Imagining an Image System
We’d like to thank Cordelia Jensen for this blog post! Cordelia is the leader of our upcoming workshop Creating an Image System That Works for Your Verse Novel in September and October. Thanks, Cordelia!
“An image that is not repeated and/or loaded is mere incidental description. But in great writing, there is very little that can be classed as mere description. Image patterning, loading and repetition are basic principles in the generation and control of narrative material.”–Douglas Glover, author
Stories and Poems Employ Images Differently
Although poems are full of imagery, stories often have many images in them as well; similes, metaphors and symbols scurry through many stories, from the simplest to the most sophisticated. However, stories and poetry employ images differently. Although poetry collections generally contain multitudes of images, they are not by any means essentially tied to character and certainly not to plot. In fact, imagery in poetry can be just about the language itself or a reaction to a previous image and not at all about narrative voice. Images can do something else in verse novels. In fact, imagery can work more like it does in a novel–revealing character growth and central story themes and questions. Since the verse is poetic, however, there is also a spotlight on imagery the way there might not be in a novel. For this reason, if you are trying to write a verse novel, I suggest constructing an image system for your story.
An image system is the family of images (metaphors, similes, symbols, etc.) an author chooses to showcase in their verse novel. An image system, by use of extended metaphors, can show how characters emotionally grow and change through the course of a story. They also can work to build story tension, foreshadow events, develop secondary characters, inspire characters to action, illuminate setting and reflect a story question or theme.
The term image system originally comes from filmmakers. An image system is an image or a motif that is repeated during a film. In verse novels, the imagery is more overtly stated whereas in films it might be more nuanced because of the difference of a written form versus a visual one.
Exploring Image Systems in Your Own Verse Novel
1) Consider your setting. For example, in Thanhaa Lai’s Inside Out & Back Again, Hà moves from Vietnam to America, and this impacts how she interacts with her environment and what she sees. The symbol of the papaya in this book shifts as Ha undergoes changes. Many verse novels spotlight imagery that relates to this environmental change. For example, in Home of the Brave, by Katherine Appelgate, Kek moves from Somalia to Minnesota and a plethora of images in the book center on weather and climate.
- Where does your main character live?
- What is her/his favorite place? Least favorite place?
- What does your main character see when they look out the window?
- Is your main character new to a particular environment?
Write from your main character’s point of view describing their setting using all five senses.
2) Consider the main character’s hobby or viewpoint. For example, in my book Skyscraping I used celestial imagery because the main character studies astronomy and in my book The Way the Light Bends most of the imagery relates to photography as the main character loves to take pictures.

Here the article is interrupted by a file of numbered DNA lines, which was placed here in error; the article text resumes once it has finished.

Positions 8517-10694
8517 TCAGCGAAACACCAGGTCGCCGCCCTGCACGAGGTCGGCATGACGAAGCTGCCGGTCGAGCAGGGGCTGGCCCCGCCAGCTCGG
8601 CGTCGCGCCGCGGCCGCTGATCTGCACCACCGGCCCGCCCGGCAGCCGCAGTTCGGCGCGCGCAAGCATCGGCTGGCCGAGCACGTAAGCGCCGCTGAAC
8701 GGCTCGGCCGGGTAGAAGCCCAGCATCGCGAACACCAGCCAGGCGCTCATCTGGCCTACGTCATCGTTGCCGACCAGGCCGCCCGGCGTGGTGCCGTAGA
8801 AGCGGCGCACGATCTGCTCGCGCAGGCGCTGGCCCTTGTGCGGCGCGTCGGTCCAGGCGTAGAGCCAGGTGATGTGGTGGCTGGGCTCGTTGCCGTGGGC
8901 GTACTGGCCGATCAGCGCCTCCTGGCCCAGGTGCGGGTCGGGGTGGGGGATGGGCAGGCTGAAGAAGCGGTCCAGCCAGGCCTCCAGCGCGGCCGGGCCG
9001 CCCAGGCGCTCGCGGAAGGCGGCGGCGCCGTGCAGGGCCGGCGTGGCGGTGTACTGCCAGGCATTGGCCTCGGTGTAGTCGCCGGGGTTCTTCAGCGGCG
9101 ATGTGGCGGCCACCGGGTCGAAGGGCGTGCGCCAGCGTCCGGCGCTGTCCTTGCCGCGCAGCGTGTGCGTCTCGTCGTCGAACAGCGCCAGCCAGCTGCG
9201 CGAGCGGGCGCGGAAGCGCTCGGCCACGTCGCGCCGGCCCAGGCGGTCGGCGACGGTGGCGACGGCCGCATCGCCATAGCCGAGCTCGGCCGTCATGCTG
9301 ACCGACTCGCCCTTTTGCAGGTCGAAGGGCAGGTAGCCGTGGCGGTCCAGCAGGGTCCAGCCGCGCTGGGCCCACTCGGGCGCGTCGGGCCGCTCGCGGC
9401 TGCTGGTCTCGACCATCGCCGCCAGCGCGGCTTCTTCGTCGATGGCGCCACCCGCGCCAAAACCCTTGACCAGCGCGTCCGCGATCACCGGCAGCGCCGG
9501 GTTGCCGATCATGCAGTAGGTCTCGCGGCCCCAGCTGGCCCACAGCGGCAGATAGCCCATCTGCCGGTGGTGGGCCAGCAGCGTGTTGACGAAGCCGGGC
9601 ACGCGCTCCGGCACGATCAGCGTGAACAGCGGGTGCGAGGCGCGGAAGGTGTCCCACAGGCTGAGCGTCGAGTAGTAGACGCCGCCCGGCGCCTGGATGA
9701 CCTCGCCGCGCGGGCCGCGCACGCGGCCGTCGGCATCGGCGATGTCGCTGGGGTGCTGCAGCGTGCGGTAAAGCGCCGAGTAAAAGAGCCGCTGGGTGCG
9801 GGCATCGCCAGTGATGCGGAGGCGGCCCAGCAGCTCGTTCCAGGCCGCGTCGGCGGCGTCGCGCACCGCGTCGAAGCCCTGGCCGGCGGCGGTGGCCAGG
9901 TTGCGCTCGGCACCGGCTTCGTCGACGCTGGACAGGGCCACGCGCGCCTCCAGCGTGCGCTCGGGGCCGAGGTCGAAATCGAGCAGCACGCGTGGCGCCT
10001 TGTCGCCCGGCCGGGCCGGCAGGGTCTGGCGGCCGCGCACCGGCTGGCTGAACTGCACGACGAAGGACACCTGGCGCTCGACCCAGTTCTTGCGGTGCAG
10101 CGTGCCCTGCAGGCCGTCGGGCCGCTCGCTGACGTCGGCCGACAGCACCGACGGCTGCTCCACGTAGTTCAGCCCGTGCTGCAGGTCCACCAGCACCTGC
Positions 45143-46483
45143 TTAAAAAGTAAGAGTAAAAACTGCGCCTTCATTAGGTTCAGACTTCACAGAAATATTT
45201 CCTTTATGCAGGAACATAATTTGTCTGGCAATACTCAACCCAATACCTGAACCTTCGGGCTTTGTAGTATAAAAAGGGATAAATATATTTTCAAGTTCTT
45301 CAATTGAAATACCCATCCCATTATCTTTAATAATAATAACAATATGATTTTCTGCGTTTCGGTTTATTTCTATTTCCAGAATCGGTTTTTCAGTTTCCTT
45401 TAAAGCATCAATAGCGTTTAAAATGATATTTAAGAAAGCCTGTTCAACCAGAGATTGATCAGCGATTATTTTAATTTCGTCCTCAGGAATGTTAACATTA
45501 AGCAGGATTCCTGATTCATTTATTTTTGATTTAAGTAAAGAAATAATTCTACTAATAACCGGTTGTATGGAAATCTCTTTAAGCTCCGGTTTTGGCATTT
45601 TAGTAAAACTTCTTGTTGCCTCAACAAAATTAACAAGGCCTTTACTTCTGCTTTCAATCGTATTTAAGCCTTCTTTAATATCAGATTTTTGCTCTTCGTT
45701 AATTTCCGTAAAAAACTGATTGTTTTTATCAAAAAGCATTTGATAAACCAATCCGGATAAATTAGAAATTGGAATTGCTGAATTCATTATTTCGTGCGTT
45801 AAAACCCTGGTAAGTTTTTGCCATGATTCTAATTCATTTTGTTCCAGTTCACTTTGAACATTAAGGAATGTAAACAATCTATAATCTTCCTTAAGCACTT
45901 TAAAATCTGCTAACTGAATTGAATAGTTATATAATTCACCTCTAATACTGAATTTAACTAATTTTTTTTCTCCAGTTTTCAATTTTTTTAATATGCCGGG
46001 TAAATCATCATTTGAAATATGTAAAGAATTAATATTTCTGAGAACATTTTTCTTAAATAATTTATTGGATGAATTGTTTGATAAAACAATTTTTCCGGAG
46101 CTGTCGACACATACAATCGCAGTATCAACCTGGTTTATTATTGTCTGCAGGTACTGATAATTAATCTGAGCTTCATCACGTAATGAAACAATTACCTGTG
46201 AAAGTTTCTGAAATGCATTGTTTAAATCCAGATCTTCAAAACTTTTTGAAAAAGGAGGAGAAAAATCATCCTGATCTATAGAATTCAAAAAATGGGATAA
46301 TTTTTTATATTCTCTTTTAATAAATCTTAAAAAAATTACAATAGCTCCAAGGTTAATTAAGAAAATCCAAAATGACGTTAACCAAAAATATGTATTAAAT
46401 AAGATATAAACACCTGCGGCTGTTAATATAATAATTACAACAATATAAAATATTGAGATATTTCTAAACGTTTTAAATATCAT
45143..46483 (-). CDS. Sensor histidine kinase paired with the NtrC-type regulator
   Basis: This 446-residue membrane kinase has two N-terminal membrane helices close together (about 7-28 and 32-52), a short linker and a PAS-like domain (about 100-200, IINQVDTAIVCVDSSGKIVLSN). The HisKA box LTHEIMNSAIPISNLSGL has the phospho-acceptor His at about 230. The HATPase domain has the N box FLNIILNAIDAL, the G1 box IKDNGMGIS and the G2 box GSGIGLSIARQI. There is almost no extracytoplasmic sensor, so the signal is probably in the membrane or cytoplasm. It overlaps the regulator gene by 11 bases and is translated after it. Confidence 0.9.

- What does your main character love to do?
- Do they have a favorite school subject?
- Are they passionate about something that someone disapproves of?
Try writing a poem with your character immersed in what she/he loves to do.
Extended Writing Exercise:
- Write down 3-5 different images that work best for your main character. Try not to overthink it. Look back at the previous exercises and pull imagery from the setting, character interests, age and story question/theme writing exercises.
- Write down 3-5 emotions that you know your character might feel during the course of your story (ex. Proud, scared, hopeful)
- Pick the image you like best from step 1. And pick two of your emotions from step 3. Now, try writing a few image-driven lines from your main character’s POV when she’s feeling these two separate emotions. (Ex. Describe a tree when she’s proud versus when she’s scared).
General Tips for Imagery Construction
- Figurative language is one of the ways an author creates tone. If you know the tone you want to use in your story, you might know the kind of imagery choices you would like to make as well.
- Imagery is one of the sharpest tools in the “show don’t tell” toolbox. You can show emotion, inner conflict, tension, reveal dynamics, and many other nuances through images.
- Often ending poems (or scenes) on an image can be powerful.
- In fantasy books, it is helpful to describe setting using imagery of a world we already know so we can better see the made-up one.
- Think about the age of your character when you are choosing your images.
- Think about how the character’s relationship to that symbol, metaphor, simile may change over time and how you can show this evolution.
- Match a character’s image system to their environment, hobby, direct experience.
- If you’re having trouble coming up with original imagery, try exercises that open up divergent thinking, like creative games, visual art or musical exploration.
Cordelia Jensen graduated with a MFA in Writing for Children & Young Adults from Vermont College of Fine Arts in 2012. Cordelia has three verse novels: Skyscraping
(Philomel/Penguin), The Way the Light Bends
(Philomel/Penguin) and Every Shiny Thing
(Amulet/Abrams), which she co-authored with VCFA classmate Laurie Morrison. Cordelia has taught creative writing in a variety of settings: Bryn Mawr College, Germantown Friends School and The Writing Barn. She also runs a local kids’ literary journal called the Mt. Airy Musers. Cordelia is represented by Sara Crowe of Pippin.
Posted on: August 4, 2021
Tags: jensen, novels in verse